Wednesday, March 18, 2009

Travelocity to remove air ticket fees on 31 March: the razor blade model and online travel

Back in December 2002 Travelocity announced that it had joined the industry trend for fees on airline tickets by introducing a modest $5 fee (original CNET story). Six or so years later, the WSJ has the story that fees will be removed on airline tickets by Travelocity starting 31 March. As I mentioned in the post on Expedia's decision to do the same, the industry is changed forever by this move. The media model will get a boost from this decision and become more important. So do the produce efforts around cross sell.

I recall in the early days of airline commission reductions and online hotel sales (around 2000, 2001). The industry was a-buzz with analogies for describing the new models taking hold. Milk at the back of the store" and the "would you like fries & a coke with that" were being used by online travel strategists as we planned moves to following offline retailers into the world of cross sell and margin managementl. The message being that the low margin product (air/milk/burger) was the lure to sell the high margin product (hotel/candy/post mix soda).

Now I believe that the airline ticket business in online travel is more like the Razor Blade/Razor model. This is where component one of a product (razor/polaroid camera/game console/air ticket) is sold at a loss to drive sales of the second component of a product (razor blade/film/game/hotel). With this model change comes substantive industry change.

thanks to B Tal over at flickr for the gnome shot


Anonymous said...

Interesting concept - not sure it's right though. Only change in this is that air has gone from being a low margin cross sell opportunity to a loss making cross sell opportunity.

Or rather a traffic acquisition vehicle you then monetize by selling something against (be it ads or hotels).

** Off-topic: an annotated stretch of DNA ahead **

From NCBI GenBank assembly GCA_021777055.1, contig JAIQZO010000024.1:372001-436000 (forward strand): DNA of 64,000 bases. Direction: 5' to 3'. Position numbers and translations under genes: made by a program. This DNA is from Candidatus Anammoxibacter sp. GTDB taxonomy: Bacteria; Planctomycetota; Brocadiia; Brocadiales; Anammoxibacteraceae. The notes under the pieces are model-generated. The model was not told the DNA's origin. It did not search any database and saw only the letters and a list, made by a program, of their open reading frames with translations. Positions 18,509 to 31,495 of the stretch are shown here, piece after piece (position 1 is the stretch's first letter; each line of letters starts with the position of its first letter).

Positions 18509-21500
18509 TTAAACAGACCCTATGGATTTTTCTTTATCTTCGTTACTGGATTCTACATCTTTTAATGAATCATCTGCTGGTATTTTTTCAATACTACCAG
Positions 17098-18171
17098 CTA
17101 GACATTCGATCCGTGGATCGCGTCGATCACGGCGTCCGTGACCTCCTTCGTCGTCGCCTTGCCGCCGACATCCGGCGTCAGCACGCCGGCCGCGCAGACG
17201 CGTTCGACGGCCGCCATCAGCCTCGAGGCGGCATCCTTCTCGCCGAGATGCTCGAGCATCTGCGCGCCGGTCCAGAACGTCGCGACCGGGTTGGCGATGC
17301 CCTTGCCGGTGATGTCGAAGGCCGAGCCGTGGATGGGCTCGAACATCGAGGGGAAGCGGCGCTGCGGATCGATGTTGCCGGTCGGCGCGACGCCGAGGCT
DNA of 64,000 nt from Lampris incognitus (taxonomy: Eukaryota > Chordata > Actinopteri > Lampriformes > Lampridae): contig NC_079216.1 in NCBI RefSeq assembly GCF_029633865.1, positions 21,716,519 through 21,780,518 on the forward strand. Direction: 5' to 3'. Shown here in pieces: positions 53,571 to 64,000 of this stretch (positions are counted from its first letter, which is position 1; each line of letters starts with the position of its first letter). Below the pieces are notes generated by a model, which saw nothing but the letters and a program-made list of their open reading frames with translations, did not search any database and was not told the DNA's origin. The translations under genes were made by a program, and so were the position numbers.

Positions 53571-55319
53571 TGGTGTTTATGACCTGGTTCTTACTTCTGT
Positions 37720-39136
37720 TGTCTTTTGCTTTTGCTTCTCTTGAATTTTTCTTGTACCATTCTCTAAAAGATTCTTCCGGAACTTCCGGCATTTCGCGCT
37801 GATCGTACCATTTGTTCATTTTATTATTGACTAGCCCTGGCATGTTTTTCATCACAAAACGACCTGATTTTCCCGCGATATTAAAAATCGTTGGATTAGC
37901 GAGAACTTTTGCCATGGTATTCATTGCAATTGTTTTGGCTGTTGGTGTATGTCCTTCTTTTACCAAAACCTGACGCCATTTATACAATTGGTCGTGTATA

Razor analogy doesn't really work as once I've bought my fee free flight I don't NEED to buy my hotel from Expedia or Travelocity. Whereas my mach 3 (so behind the upgrade curve) is useless without fresh blades so I am locked in.

Unknown said...

Hi guys,

I am not convinced that the media model is the driving force here.

I think there are 2 things happening here: 1. desperate attempts to win market share away from competitors in a stalled market. 2. tactical PR to get free press and traffic - ala Ryanair.

I might be wrong... but if we're at the point where OTAs of this size make more money with ads than their own sales, there is something really wrong.


Anonymous said...

two good comments!

i guess it also says, that expedia and travelocity have stalled on innovation and differentiation to some extent.

the day one is competiting merely on price is the day they become a commodity.

car rentals companies has shot themselves in foot by no differentiating and becoming a commodity.

what has not been mentioned as far as i can see, is that meta search allows the comparison of flight and then no booking fee when booking direct.

wonder how much this move is in response to zero fee in the kayak/direct model?


Martino Matijevic said...

Travelocity and Expedia are just following a concept flight portals like started years ago (WhichBudget was founded back in 2002).

Our business model has always been to offer our services for free and to create large traffic volumes, making money on affiliate commission paid by some airlines, hotels, car hire companies, etc. and to sell targeted advertising.

Martino Matijevic
CEO, WhichBudget

Anonymous said...

Expedia is crushing the field with their superior monetization in hotels and packages.

I summarized Citi's analysis of EXPE's rise since cutting the fees here -

tim, hope you don't mind, it includes a rather cheeky image of your razors and bundles metaphor

Tim Hughes said...

@dairmuid - you make a good point. I now agree that the link to the Razor model is not as tight as I first thought.

@Yen - nice post. thanks for the link